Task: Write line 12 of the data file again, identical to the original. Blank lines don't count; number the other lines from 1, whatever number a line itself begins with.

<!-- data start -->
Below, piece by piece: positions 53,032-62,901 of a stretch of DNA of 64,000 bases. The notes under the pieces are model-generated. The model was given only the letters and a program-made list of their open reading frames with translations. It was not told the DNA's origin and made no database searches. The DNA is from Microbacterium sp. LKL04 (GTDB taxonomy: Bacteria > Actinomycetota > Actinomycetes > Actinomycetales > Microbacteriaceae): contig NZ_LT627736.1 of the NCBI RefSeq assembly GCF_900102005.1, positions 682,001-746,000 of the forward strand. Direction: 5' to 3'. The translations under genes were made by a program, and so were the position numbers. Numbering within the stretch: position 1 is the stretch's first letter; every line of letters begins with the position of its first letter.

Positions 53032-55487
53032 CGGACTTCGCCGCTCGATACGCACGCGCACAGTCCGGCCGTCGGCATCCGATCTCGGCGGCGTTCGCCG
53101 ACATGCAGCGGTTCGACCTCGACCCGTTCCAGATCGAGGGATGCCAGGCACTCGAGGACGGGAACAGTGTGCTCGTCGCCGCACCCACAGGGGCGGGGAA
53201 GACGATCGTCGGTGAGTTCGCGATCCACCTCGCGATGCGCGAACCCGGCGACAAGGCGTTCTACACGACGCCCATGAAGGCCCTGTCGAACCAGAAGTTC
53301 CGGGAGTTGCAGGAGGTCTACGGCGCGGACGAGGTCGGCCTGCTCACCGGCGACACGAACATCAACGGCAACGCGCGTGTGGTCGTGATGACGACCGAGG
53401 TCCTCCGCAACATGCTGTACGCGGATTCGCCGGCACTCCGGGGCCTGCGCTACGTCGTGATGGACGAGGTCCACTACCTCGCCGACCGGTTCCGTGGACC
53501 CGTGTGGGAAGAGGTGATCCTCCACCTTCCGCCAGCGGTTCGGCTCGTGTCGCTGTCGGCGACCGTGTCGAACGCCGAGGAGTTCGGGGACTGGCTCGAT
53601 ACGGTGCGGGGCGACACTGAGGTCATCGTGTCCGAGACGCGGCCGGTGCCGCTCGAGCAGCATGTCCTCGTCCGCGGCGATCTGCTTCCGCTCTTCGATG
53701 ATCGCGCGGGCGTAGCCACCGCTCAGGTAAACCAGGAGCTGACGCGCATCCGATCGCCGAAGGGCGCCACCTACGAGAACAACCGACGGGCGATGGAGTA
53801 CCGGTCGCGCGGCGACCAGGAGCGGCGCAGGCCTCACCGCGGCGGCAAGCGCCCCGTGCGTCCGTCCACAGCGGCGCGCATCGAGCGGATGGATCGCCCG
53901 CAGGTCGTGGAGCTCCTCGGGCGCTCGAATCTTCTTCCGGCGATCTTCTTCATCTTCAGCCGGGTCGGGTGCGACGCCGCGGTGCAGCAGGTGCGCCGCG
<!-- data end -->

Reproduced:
53901 CAGGTCGTGGAGCTCCTCGGGCGCTCGAATCTTCTTCCGGCGATCTTCTTCATCTTCAGCCGGGTCGGGTGCGACGCCGCGGTGCAGCAGGTGCGCCGCG